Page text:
Joseph R. Soraghan
If you invest in crypto-based assets, you may believe there are opportunities for profitable new businesses. But what do these businesses look like under the SEC’s securities laws? That depends on the definition of a “security.” The Supreme Court defines a “security” as any investment in a common enterprise with the expectation that any profits will be derived from the efforts of the seller of the investment or of a third party affiliated with the seller rather than the new owner. That’s the famous SEC v. Howey case.
Some examples might be:
Opportunity #1: Sell some of your crypto-assets and contract to manage them for the new owners.
Your contract to manage the crypto-assets calls for your efforts to generate profits. The U.S. Supreme Court says that contract is a security, like stocks and bonds, regulated with complexity by federal and state securities laws.
Opportunity #2: Buy, sell, and manage a pool of crypto-assets to increase their value and sell passive memberships in your company’s crypto and NFTs.
You are selling the equivalent of shares in your company, which are securities. Your company is now a mutual fund (an “investment company”) requiring registration under the Investment Company Act of 1940. Sales transactions to members requires registration (or an exemption) under the Securities Act of 1933 and most state securities laws. Interests sold in crypto-assets to buyers who will themselves own and manage them are not securities.
Opportunity #3: Have investors lend their crypto-assets to your company/platform in exchange for monthly interest payments generated by your company’s lending and investment activities (called block financing or “blockfi”).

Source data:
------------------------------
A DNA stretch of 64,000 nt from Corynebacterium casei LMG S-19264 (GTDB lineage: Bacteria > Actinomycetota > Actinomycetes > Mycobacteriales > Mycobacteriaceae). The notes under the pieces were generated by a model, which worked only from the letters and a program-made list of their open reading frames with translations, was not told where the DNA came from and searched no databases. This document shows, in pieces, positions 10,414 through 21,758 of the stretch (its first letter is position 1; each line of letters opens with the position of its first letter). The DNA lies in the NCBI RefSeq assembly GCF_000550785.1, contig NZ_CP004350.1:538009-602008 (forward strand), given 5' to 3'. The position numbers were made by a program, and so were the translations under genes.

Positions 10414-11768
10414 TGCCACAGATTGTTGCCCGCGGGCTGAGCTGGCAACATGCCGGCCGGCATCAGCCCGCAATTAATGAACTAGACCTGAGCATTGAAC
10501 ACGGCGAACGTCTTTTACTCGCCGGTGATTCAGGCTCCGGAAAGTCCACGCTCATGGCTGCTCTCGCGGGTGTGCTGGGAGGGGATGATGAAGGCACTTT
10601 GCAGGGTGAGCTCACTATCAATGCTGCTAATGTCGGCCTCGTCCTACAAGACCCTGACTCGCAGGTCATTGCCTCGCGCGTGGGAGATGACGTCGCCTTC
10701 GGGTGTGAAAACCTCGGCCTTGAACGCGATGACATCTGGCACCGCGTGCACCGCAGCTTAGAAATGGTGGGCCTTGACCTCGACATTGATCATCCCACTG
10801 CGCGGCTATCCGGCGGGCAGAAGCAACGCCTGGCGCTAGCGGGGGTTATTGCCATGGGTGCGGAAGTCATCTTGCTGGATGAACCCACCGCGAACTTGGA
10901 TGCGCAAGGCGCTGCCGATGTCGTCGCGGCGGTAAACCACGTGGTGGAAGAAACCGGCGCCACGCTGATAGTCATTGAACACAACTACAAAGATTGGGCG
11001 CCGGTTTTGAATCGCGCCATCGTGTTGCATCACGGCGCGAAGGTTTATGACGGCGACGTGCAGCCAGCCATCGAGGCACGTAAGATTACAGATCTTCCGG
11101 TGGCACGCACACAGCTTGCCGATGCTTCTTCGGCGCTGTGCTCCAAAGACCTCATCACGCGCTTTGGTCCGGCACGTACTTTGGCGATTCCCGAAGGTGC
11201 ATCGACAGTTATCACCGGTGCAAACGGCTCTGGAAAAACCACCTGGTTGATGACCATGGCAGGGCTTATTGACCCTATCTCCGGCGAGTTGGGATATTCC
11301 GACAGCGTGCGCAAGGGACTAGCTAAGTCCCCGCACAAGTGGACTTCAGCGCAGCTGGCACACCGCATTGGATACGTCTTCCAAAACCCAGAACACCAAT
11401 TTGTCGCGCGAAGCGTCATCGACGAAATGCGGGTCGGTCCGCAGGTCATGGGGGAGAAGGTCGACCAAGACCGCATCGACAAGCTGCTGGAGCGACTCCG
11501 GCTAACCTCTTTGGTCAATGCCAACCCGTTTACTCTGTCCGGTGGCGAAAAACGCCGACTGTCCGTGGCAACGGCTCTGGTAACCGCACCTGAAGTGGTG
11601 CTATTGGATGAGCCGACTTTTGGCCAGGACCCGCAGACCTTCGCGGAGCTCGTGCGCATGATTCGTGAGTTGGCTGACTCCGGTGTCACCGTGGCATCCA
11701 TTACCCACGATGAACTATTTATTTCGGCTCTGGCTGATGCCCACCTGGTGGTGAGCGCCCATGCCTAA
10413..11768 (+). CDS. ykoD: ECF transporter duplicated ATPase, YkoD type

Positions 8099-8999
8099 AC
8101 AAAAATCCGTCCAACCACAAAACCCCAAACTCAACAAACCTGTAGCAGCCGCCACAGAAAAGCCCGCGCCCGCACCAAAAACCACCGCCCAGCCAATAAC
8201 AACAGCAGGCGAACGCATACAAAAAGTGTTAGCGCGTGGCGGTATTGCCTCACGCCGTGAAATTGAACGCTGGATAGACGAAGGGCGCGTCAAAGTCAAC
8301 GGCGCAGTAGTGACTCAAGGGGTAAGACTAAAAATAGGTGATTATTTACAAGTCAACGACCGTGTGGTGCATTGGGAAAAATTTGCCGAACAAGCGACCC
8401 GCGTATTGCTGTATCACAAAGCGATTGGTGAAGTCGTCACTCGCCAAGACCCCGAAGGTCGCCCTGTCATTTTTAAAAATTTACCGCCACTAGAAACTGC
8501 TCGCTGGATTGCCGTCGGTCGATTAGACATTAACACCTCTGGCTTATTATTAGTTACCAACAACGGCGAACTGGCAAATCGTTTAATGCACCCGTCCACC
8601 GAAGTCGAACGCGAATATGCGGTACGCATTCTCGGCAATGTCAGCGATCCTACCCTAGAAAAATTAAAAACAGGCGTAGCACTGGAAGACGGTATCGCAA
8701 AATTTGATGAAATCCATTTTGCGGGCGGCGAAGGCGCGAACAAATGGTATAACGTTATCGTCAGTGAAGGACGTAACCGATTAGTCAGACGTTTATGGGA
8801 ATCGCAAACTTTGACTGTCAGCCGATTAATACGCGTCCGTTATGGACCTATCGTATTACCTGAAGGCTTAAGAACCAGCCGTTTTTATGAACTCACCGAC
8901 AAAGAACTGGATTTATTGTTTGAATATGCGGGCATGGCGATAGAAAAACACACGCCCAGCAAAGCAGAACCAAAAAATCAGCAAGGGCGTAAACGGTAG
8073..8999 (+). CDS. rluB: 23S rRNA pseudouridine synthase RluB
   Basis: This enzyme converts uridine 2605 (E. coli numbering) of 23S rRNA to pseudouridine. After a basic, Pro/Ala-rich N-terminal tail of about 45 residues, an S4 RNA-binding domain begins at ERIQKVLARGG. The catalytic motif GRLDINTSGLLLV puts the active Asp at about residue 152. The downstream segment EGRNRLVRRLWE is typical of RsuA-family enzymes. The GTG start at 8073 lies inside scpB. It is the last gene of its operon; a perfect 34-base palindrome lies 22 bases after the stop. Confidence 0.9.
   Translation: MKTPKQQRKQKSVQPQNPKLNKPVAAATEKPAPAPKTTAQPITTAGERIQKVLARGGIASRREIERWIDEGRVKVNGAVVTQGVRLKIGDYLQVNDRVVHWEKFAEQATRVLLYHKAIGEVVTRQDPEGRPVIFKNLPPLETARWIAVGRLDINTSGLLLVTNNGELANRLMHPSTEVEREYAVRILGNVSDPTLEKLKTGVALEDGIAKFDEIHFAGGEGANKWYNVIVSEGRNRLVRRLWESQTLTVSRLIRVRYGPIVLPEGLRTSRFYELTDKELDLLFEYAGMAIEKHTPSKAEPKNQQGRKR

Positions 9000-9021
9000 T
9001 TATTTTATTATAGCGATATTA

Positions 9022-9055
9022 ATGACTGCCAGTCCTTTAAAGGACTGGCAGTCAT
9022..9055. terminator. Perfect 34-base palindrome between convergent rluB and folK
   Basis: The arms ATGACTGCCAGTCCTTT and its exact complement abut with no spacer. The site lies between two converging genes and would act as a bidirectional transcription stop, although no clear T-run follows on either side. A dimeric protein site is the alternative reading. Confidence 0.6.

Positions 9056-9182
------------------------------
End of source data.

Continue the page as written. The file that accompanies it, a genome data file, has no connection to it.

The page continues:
Unfortunately, your agreements with the lenders of the crypto-assets are securities, like most promissory notes.
Opportunity #4: Establish a trading platform for digital asset owners to buy, sell, or trade crypto-assets.
You charge for administration of the trading transactions, not for any management leading to an expectation of generation of profits.
Note: In January 2022, the SEC proposed expanding the definition of “securities exchange” to include “communication protocol systems” that bring together buyers and sellers of securities. SEC chairman Gary Gensler commented that crypto trading and lending platforms are probably trading securities similar to traditional regulated exchanges. According to Gensler, security holders trading crypto-based investments should be protected in the same way as traditional securities, requiring registration and regulation.
If You Still Want a Crypto-Business…
Begin with analysis of whether an objective of any parties to the proposed business is profits. My above conclusions regarding the sale and management of crypto-assets (#1 and #2) are based on some pretty clear pronouncements from the SEC. The others (#3 and #4) are based largely on less clear statements by the SEC and the courts, and on law historically applicable to traditional securities.
Securities law restrictions and prohibitions have exceptions (most relating to the size of the transaction or facts unique to the parties) that are not obvious and are complicated, requiring careful analysis. Consider consulting a securities attorney.
Joseph R. Soraghan, business attorney and mediator with Danna McKitrick, P.C., practices in legal matters pertaining to business operations and growth. He guides businesses in financing, contracts, acquisitions, mergers, and sales. Joe frequently resolves commercial disputes as an arbitrator or mediator or through litigation. Joe can be reached at 314.889.7121 or firstname.lastname@example.org.